President Donald Trump’s tenuous relationship with the military he commands took another awkward turn last week when he ordered the Pentagon to block the publication of independent reports that have been harshly critical of reconstruction efforts in Afghanistan.
“What kind of stuff is this?” he asked during a televised meeting with his Cabinet, suggesting that information released by the Special Inspector General for Afghanistan Reconstruction (SIGAR) could be a security risk. “The enemy reads those reports; they study every line of it…. I don’t want it to happen anymore, Mr. Secretary. You understand that.”
Over the past 11 years, SIGAR has probed the management of the more than $130 billion spent in Afghanistan, holding the United States and its Afghan partners accountable for embezzlement and waste in what has became the most expensive reconstruction effort in American history. By its own estimation, the office has recovered more than $951 million from fines and settlements. Its most recent report, released in October, contained the startling conclusion that Afghan government forces now control the least amount of territory of any point in the past three years.
While nearly every federal agency has an inspector general, an auditor who investigates claims of misconduct and, on occasion, refers matters to the Justice Department for prosecution, Congress set up SIGAR to be more independent. Even though many of its staffers are drawn from the Department of Defense, it is run separately from the Pentagon. However, acting Secretary of Defense Patrick Shanahan has the legal ability to order its reports classified, according to Mandy Smithberger of the Project on Government Oversight. The organization sent a letter to Shanahan last week urging him to reject Trump’s order, warning of an “an unprecedented and dangerous attempt to silence these important watchdogs.”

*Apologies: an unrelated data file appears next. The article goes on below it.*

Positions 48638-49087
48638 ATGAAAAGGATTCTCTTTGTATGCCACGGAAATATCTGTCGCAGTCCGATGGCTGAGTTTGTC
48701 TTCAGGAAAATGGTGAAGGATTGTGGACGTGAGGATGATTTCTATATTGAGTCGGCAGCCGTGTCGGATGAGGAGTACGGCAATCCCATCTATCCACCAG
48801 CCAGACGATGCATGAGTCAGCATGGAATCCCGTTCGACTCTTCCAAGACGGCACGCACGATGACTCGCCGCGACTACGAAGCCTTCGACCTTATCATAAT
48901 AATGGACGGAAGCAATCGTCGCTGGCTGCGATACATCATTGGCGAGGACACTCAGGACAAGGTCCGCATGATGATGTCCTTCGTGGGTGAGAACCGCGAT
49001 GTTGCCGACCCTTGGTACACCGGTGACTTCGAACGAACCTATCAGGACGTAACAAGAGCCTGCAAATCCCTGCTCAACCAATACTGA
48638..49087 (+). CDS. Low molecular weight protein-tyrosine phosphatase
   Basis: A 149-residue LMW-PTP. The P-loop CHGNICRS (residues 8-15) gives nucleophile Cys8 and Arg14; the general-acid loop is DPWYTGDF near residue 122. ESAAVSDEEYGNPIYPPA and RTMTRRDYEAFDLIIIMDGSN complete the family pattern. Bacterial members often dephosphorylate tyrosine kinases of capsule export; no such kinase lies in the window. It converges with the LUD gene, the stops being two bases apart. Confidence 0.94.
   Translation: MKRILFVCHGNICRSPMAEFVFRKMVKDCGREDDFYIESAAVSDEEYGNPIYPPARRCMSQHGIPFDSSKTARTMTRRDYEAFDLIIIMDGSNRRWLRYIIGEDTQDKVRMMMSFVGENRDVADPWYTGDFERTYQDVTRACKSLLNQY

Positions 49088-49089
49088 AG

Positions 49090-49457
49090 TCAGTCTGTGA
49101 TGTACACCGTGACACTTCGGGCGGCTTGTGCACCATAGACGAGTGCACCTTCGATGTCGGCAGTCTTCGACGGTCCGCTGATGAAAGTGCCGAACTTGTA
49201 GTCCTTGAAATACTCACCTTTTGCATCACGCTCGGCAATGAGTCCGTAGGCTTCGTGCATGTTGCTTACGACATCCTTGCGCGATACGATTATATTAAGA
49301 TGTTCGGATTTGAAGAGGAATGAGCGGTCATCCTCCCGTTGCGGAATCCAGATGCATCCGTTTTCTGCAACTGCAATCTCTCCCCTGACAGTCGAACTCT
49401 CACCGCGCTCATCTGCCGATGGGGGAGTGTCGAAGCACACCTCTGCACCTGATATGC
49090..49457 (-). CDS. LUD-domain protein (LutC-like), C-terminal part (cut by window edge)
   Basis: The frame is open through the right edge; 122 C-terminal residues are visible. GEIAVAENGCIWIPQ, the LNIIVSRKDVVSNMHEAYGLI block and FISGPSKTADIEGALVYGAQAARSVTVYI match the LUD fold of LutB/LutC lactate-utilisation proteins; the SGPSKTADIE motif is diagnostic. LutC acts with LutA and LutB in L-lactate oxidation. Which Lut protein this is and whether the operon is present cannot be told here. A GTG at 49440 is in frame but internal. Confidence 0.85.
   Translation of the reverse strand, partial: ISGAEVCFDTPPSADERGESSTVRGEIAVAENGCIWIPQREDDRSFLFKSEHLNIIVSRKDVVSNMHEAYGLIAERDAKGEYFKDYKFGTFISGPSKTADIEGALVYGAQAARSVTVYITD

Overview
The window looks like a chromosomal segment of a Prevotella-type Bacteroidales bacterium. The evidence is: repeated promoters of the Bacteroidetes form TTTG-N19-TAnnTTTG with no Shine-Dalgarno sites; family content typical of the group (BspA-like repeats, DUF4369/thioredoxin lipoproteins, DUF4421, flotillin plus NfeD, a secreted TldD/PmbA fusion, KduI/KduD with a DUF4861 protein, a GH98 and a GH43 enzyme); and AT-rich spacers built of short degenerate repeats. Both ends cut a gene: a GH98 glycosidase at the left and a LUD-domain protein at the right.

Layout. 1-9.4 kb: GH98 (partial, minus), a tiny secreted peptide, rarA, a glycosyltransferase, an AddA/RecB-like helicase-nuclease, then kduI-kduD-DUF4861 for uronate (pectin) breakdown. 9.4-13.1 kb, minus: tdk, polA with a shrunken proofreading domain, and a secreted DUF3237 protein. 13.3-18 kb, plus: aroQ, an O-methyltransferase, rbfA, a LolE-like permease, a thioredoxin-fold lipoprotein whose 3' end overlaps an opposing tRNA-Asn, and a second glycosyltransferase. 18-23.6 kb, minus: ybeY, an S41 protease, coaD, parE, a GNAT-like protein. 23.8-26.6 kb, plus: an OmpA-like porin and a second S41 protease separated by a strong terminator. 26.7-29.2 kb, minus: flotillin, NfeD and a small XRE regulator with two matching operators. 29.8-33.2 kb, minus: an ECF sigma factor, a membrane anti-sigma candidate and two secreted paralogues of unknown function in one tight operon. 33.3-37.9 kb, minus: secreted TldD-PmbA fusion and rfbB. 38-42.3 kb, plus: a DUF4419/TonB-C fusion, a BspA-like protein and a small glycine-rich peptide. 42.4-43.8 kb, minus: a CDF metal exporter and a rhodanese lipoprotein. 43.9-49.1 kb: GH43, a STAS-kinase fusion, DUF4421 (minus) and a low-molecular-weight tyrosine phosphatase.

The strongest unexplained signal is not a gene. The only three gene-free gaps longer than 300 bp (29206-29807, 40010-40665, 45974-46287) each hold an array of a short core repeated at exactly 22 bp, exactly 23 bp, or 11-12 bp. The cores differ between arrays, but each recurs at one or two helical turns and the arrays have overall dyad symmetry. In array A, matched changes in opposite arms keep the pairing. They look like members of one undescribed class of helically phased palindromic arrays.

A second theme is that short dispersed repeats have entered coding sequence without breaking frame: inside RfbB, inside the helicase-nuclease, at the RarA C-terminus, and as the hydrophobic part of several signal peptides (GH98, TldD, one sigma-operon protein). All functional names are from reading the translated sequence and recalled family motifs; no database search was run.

The president’s demand at the Cabinet meeting that future investigations “should be private reports and be locked up” is consistent with other steps his administration has taken to limit government transparency and accountability, from cracking down on leakers to withholding information on the number of American troops in Syria, Iraq, and Afghanistan.
“Those reports do have intelligence value,” says Andrew Bacevich, a military historian at Boston University who has been critical of US actions in Afghanistan and Iraq, though not the sort of sensitive information the president suggested he was concerned about: “Cumulatively, they emphasize—it’s really irrefutable—we don’t know how to rebuild this country.”
Trump’s comments came during a week in which several top Pentagon officials departed and Shanahan, a historically inexperienced acting secretary, took over. Defense officials did not rush to provide a public reaction, and the Pentagon did not respond to a request for comment. SIGAR spokeswoman Lauren Mick told Mother Jones that the office “has not released a statement and has no comment.”
Since taking charge of SIGAR in 2012, Special Inspector General John Sopko has generated waves of publicity for a series of reports lambasting Pentagon officials for inefficiently managing resources in Afghanistan. Attention-grabbing details from the reports—$6.1 million to import nine Italian goats, $43 million to build a single gas station—have featured in news stories, but drawn questions for lacking broader context. For example, the $43 million figure was later challenged by a senior DOD official, who said the entire project only cost $5.1 million. And those goats created “hundreds” of jobs, according to a Politico story on Sopko’s record, which quoted a detractor deriding him as “the Donald Trump of inspectors general.”
While Shanahan’s predecessor, retired general James Mattis, rarely contradicted his commander in chief publicly, he demonstrated a willingness to bury undesirable White House proposals in red tape. While Trump has so far praised Shanahan—and even indicated that he might leave him running the Pentagon indefinitely—his willingness to comply with the president’s request represents an early, and fast-approaching, test of their relationship: SIGAR’s next quarterly report is set to be released on January 31.